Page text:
Pakistan 145 (Rizwan 63, Wood 3-20) beat England 139 for 7 (Moeen 51*) by six runs
For the second successive game, Pakistan were put in to bat first, scraped to what appeared a below-par total, and saw their bowlers bail them out. After being bowled out for 145 in 18.5 overs, the hosts took the attack to England with the ball, knocking over three wickets in the powerplay and then squeezing with the spin of Shadab Khan and Iftikhar Ahmed. In the end, a majestic lone hand from Moeen Ali, who scored an unbeaten 51 off 36, threatened to snatch it away in an incredible smash and grab, but debutant Aamer Jamal just about held his nerve, giving Pakistan a six-run win, and a 3-2 series lead.
There has been plenty of criticism of Mohammad Rizwan and his strike rate, but his innings encapsulated why Pakistan value his consistency so much. On an off-day with the bat and a splendid bowling performance from England, spearheaded by Mark Wood and David Willey, Rizwan hung around until the 18th over, and was the ninth wicket to fall. He had racked up 63 off 46; the next highest score from a Pakistan batter was 15. It allowed Pakistan to get to something resembling respectability, particular as humid, heavy conditions threatened to slow down both the pitch and the outfield. Even so, the odds were heavily against them, with Pakistan never having defended a total this low in their home country.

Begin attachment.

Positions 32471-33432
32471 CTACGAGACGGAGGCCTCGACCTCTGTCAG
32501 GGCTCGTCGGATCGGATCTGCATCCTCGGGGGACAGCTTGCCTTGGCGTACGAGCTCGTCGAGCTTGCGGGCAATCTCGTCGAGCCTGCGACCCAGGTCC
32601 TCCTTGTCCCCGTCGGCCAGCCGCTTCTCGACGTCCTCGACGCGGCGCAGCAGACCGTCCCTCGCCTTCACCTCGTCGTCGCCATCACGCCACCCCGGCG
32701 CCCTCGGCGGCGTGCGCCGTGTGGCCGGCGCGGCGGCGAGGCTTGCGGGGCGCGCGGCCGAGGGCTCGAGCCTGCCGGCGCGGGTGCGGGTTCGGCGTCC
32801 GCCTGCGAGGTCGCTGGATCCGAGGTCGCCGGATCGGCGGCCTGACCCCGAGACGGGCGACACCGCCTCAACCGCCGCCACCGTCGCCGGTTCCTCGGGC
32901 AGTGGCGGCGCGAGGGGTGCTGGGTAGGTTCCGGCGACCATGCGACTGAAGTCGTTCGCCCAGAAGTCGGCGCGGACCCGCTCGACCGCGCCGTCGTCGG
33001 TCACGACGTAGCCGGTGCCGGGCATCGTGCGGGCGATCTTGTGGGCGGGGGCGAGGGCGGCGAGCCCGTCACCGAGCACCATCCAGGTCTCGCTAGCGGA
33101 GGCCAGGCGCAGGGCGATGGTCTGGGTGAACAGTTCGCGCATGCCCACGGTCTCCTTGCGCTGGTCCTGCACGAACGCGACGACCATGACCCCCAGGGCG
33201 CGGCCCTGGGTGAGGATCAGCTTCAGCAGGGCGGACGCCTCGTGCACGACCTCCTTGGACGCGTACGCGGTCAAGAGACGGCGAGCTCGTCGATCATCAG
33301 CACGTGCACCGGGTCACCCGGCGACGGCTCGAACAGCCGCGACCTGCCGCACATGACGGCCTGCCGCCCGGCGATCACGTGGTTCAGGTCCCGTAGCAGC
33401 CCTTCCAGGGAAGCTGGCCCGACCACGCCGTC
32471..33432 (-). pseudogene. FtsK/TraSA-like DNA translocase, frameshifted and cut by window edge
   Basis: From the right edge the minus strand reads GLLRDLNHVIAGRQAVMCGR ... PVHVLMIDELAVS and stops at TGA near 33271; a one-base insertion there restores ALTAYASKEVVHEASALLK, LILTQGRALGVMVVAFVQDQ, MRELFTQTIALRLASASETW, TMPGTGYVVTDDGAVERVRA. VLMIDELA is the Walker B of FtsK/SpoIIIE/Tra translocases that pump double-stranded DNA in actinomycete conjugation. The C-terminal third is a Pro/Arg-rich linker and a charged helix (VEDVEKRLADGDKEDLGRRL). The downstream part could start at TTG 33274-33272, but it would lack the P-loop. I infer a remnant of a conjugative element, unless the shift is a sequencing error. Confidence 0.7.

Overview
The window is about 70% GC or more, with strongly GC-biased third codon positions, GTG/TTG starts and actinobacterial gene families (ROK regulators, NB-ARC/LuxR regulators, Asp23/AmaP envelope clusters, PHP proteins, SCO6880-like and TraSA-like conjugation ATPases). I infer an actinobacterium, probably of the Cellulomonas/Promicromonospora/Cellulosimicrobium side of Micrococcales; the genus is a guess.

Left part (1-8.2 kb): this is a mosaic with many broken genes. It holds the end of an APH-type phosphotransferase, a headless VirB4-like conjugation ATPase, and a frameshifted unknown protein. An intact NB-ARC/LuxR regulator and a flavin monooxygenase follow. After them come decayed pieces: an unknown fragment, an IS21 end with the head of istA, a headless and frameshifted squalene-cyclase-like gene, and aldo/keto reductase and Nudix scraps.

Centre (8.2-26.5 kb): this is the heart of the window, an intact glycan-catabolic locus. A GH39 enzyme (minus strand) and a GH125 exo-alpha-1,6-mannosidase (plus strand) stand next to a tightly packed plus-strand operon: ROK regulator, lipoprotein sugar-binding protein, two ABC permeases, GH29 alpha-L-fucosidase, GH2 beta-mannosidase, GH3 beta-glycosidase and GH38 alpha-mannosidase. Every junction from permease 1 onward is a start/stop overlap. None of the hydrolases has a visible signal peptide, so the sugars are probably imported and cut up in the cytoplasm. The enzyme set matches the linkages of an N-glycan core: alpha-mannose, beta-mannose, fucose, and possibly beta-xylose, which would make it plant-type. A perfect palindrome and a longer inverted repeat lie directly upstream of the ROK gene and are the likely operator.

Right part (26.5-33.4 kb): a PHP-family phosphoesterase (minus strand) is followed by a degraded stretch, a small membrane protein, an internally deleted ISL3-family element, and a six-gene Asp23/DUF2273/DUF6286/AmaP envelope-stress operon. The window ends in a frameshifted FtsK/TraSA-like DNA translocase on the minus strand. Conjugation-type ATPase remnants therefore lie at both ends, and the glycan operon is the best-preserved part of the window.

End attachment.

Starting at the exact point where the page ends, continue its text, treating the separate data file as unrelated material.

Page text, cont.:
England could have put the game to bed early on, but instead let Pakistan in with a spate of bizarre, reckless shots that went straight to fielders. Phil Salt picked out the only man out in the deep on the leg side in the fourth over, but it had taken Alex Hales just five balls to find backward point trying to slice a delivery that had turned and gripped. Ben Duckett, who has exploited the field so masterfully at times this series, fell into the most basic trap Pakistan had set, edging one straight down deep third's throat with the man stationed specifically for that shot.